At Insurance Time’s first Fraud Charter roundtable of the year, held virtually, delegates pointed out that opportunistic fraud has risen, for example via scams such as door knocking 

There has been an increase in opportunistic fraudulent claims during the Covid-19 pandemic.

Speaking during Insurance Times’s first Fraud Charter roundtable of the year earlier this week, Fleur Lewis, GoCompare’s head of fraud, said: “We have an excess protection product in line with our sales that we offer to our customers and we have seen an increase in fraudulent claims being detected with the use of that policy.”

Lewis also gave the example of door knocking fraud scams - where perpetrators even went as far as to wear GoCompare branded jumpers - as well as reports of fraudulent text messages allegedly from GoCompare doing the rounds, designed to trick victims out of money and sensitive information.

Lewis explained that the fake text would acknowledge that the victim had searched for a quote on GoCompare and that they then had to call the supplied phone number, which was not actually connected in any way to GoCompare and its operations.

Donna Scully, director of Carpenters Group and Fraud Charter co-chair, explained that the door knocking scam offered what seemed like support to residents who were lonely during the coronavirus crisis. Therefore,  those who are elderly or vulnerable are more susceptible to this type of attack.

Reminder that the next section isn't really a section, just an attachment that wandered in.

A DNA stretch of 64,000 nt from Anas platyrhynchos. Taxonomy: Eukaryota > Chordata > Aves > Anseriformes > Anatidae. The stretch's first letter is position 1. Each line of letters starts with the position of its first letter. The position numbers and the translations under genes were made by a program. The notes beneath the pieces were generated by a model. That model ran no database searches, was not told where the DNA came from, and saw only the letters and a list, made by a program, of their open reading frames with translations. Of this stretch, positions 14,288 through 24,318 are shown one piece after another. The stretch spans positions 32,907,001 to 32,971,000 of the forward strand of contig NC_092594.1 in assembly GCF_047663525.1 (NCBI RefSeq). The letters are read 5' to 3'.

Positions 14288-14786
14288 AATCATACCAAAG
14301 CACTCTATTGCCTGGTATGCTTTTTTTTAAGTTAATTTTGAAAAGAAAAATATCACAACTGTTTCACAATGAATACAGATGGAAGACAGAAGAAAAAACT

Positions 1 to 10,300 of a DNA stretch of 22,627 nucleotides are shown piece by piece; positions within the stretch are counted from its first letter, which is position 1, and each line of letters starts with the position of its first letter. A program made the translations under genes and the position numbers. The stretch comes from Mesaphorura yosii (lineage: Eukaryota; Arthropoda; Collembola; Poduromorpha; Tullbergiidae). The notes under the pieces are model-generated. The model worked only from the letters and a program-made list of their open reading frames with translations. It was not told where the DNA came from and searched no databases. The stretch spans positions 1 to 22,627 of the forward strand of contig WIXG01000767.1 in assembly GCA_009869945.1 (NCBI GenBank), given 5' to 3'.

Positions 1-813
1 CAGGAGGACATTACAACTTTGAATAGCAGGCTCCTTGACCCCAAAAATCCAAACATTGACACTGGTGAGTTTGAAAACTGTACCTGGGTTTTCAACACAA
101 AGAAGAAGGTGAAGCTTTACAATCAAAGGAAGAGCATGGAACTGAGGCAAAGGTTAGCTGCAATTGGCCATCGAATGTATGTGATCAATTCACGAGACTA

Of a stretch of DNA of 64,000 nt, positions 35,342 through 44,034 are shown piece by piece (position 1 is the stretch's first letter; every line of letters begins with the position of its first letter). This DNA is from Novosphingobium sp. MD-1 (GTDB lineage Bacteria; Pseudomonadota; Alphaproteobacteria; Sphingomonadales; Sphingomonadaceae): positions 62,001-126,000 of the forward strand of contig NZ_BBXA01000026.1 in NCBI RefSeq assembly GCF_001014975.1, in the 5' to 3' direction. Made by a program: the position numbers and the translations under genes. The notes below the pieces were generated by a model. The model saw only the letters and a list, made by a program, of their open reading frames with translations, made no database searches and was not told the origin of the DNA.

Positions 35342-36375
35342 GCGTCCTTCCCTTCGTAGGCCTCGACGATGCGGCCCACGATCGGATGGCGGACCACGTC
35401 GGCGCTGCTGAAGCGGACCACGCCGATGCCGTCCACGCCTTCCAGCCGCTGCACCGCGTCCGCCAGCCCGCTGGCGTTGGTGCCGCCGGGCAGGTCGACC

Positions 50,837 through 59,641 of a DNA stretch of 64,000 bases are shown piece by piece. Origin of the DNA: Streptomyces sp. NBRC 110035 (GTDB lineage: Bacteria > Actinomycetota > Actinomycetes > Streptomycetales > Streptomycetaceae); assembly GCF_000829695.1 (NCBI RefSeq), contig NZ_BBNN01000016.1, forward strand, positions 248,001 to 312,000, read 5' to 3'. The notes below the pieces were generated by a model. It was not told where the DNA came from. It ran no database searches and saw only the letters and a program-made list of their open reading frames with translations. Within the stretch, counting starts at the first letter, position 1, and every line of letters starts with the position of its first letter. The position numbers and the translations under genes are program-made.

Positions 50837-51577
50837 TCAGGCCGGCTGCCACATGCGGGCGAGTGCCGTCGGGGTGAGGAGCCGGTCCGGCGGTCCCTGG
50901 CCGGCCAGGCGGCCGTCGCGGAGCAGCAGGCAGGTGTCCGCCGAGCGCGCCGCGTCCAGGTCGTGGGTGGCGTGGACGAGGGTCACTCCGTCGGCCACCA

Victims of impersonation

Lewis added that GoCompare has also seen a rise in victim impersonation claims, particularly around home insurance products.

Meanwhile, Stephen Dalton, the Insurance Fraud Bureau’s head of intelligence and investigations, added: “We are now doing the quarterly strategic threat assessment.

”It is not something that has been remarked [upon] or raised as a significant issue, but there are still concerns around the Google ad spoofing. We will be doing a bit more on that.

”It’s something that has been raised at a policy level in terms of looking at the upcoming Online Harms Bill, to see whether any sort of actions can be taken there.”

Speaking about data phishing and its ability to enable claims farming, Dalton referred to Information Commissioner’s Office (ICO) statistics on accident claims calls, which have been averaging at around 20%. This, he said, was a problem throughout summer 2020.

“It’s tailed off tremendously in January, February this year, [from] averaging 22% to 23%, down to 6% for January and 6% for February,” he pointed out.